As of this morning, Panama still doesn't know quite what to do with that North Korean cargo ship its impounded. The ship was going through the Panama Canal on its way from Cuba to North Korea. And when Panamanian authorities looked inside under thousands of bags of Cuban sugar, they found parts for missiles, jets and radar systems.

Here to help sort out this discovery is NPR's Tom Gjelten. Good morning.

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Parallels
10:25 pm
Wed July 17, 2013

As Nelson Mandela Turns 95, South Africa Celebrates

Supporters of Nelson Mandela rally outside the Mediclinic Heart Hospital in Pretoria, South Africa, where he has been treated for more than a month. The anti-apartheid icon turned 95 on Thursday.
Jonathan Blakley NPR

Originally published on Thu July 18, 2013 5:39 am

While South Africa celebrates the 95th birthday of Nelson Mandela on Thursday, the former president and Nobel Peace Prize laureate remains at a Pretoria hospital, where he's been hospitalized since June 8 with a recurring lung infection.

President Jacob Zuma's office has said that Mandela is in "critical but stable" condition, though Mandela's daughter Zindzi said Wednesday that her father was making "remarkable progress" and could be released soon.

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Code Switch
10:20 pm
Wed July 17, 2013

Comedian Hari Kondabolu On Diversity, Race And Burger King

Originally published on Thu July 18, 2013 10:20 am

Hari Kondabolu is a brainy comedian who cuts through the polite talk around race and gender. He's made a lot of key people laugh with his incisive anecdotes, including Jimmy Kimmel, Conan O'Brien and John Oliver.

A full-time writer on the FX show Totally Biased with W. Kamau Bell, he recently did a comedy bit on the National Spelling Bee, or "as I like to call it," he joked, "the Indian Super Bowl."

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Parallels
10:19 pm
Wed July 17, 2013

Al-Jazeera Under Fire For Its Coverage Of Egypt

Posters in Cairo show Al-Jazeera's logo in red with a bloody hand scratching at it. A bullet can kill a man, the poster says, but a lying camera can kill a nation.
Kelly McEvers NPR

Originally published on Thu July 18, 2013 2:45 am

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Economy
5:28 am
Wed July 17, 2013

Market Mood Improves After Bernanke Remarks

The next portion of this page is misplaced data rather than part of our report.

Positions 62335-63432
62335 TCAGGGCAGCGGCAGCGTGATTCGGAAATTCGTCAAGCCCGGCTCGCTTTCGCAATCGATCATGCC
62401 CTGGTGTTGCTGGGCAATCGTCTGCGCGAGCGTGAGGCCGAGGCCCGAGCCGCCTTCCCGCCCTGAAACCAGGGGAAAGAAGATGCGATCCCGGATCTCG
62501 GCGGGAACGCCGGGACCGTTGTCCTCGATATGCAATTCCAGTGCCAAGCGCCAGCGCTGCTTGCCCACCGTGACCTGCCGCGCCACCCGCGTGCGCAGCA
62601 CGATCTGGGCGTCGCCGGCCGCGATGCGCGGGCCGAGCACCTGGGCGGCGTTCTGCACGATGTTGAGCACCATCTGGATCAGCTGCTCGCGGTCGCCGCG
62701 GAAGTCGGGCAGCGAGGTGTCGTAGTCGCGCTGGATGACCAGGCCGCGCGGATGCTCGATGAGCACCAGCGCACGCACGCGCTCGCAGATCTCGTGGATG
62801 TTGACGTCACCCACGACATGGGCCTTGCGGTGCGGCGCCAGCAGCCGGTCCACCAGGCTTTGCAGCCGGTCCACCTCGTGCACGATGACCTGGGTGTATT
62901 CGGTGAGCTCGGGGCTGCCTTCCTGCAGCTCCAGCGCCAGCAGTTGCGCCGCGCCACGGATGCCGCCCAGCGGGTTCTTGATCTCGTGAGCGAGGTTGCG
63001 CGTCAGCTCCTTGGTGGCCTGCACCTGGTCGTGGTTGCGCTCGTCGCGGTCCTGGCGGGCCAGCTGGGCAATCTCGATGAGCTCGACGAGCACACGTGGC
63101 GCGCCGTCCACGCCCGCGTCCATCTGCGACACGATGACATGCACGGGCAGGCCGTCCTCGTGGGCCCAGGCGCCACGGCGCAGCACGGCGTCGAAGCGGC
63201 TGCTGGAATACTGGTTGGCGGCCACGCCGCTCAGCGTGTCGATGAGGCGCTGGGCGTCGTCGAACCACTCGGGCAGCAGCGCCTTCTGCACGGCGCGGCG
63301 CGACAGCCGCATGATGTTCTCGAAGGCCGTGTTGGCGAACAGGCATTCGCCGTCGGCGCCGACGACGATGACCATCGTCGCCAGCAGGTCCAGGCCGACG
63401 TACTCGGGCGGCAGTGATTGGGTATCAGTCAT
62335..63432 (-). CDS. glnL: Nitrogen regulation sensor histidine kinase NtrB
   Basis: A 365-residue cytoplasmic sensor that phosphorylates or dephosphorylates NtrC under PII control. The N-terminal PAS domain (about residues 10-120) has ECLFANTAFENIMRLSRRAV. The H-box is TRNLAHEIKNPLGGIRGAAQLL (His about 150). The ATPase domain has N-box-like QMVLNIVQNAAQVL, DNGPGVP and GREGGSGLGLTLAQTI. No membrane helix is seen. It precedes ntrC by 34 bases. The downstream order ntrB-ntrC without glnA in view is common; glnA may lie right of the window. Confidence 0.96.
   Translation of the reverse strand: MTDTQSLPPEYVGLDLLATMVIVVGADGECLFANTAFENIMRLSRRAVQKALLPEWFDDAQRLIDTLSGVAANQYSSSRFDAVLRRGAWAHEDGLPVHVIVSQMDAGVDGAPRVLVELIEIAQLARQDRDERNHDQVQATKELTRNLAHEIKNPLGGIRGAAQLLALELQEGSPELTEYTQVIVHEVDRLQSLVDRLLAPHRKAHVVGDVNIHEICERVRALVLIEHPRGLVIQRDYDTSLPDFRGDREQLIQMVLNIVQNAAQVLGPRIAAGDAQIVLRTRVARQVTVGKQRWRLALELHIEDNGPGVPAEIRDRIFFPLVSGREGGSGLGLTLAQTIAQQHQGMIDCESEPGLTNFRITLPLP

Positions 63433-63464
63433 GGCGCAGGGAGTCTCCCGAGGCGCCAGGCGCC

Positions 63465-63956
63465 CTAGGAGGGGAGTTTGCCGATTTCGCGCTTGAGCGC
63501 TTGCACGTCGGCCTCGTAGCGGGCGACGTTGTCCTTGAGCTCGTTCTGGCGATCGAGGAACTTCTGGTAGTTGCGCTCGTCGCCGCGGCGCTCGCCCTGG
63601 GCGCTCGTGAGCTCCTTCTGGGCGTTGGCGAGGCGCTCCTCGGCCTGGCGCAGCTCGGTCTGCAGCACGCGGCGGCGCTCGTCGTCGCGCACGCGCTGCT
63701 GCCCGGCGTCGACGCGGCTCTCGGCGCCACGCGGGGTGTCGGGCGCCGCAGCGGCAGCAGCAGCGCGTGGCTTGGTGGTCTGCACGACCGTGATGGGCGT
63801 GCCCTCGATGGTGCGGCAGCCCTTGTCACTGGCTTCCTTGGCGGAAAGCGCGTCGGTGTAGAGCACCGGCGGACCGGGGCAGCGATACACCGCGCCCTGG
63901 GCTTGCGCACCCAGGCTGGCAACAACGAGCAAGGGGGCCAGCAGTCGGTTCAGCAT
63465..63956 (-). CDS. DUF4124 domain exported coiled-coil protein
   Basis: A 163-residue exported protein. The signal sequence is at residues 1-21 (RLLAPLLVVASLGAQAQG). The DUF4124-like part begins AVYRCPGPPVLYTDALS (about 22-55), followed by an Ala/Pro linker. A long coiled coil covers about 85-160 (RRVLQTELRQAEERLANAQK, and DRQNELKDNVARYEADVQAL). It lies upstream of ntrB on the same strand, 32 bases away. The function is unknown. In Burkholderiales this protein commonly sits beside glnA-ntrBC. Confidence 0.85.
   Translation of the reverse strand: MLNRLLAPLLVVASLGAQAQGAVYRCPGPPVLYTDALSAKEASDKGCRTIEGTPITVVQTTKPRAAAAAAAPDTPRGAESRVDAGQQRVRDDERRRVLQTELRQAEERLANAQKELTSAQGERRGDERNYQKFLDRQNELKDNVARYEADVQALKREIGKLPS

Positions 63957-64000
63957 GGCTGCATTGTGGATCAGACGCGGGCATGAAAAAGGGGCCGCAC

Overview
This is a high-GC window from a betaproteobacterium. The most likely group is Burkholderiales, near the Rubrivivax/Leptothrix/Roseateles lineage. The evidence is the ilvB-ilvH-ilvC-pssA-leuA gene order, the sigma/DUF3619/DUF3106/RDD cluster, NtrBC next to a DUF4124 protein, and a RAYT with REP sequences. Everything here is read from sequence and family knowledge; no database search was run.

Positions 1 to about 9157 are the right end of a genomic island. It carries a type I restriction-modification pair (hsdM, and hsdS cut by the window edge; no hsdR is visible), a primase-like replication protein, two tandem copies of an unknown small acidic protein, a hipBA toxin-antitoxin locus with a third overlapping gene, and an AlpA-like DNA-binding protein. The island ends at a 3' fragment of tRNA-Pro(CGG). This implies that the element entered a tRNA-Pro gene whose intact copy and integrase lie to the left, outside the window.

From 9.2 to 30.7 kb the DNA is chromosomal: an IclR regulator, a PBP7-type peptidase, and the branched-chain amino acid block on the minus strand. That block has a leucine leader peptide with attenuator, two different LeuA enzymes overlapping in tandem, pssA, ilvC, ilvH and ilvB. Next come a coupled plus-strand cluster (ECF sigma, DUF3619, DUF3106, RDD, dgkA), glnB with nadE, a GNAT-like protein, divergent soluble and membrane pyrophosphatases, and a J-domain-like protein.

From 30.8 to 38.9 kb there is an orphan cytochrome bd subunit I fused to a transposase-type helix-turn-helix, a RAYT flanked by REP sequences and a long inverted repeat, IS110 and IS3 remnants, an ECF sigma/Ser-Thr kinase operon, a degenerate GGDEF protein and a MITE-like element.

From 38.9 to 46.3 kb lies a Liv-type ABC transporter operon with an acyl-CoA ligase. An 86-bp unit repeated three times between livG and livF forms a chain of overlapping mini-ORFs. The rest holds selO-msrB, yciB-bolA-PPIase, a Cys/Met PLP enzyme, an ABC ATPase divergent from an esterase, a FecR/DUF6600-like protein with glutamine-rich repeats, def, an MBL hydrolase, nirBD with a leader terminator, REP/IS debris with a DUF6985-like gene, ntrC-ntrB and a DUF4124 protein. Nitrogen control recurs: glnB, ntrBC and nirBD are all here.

Transcript

RENEE MONTAGNE, HOST:

Ben Bernanke's latest comments are at the top of NPR's business news.

Stock and bond markets reacted positively to the Federal Reserve chairman's latest remarks on the economy this morning. Ben Bernanke is on Capitol Hill delivering the Fed's twice-yearly update on the economy and Fed policy before the House Financial Services Committee. NPR's John Ydstie joins us now to talk about it. And John, what was it that Bernanke said that impressed the market?

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Asia
2:11 am
Wed July 17, 2013

Chinese Museum Closes Because Of Fakes

A visiting writer noticed some of the fakes. Like an ancient artifact bearing Chinese characters that first appeared in the 20th century. And an ancient vase bearing modern looking cartoon animals.

World
2:05 am
Wed July 17, 2013

English Soccer Team Sees New Level Of Fan Dedication

As players for the team were sightseeing in Vietnam, they noticed a man in an Arsenal shirt running alongside the team bus. He kept pace for more than 3 miles. Players began chanting, "Sign him up!"

Around the Nation
11:31 pm
Tue July 16, 2013

Paul, Cruz Back Bill Changing Military Sexual Assault System

Originally published on Wed July 17, 2013 1:46 am

Transcript

RENEE MONTAGNE, HOST:

And support is growing in Congress for a bill that to allow military prosecutors to decide whether or not to try serious military crimes, including sexual assault. That would take the decision out of the hands of commanders, commanders who are in a position of overseeing the careers of both the victims and the accused. NPR's Ailsa Chang reports that two Republican senators and possible presidential hopefuls in 2016 are joining forces with Democratic Senator Kirsten Gillibrand.

Read more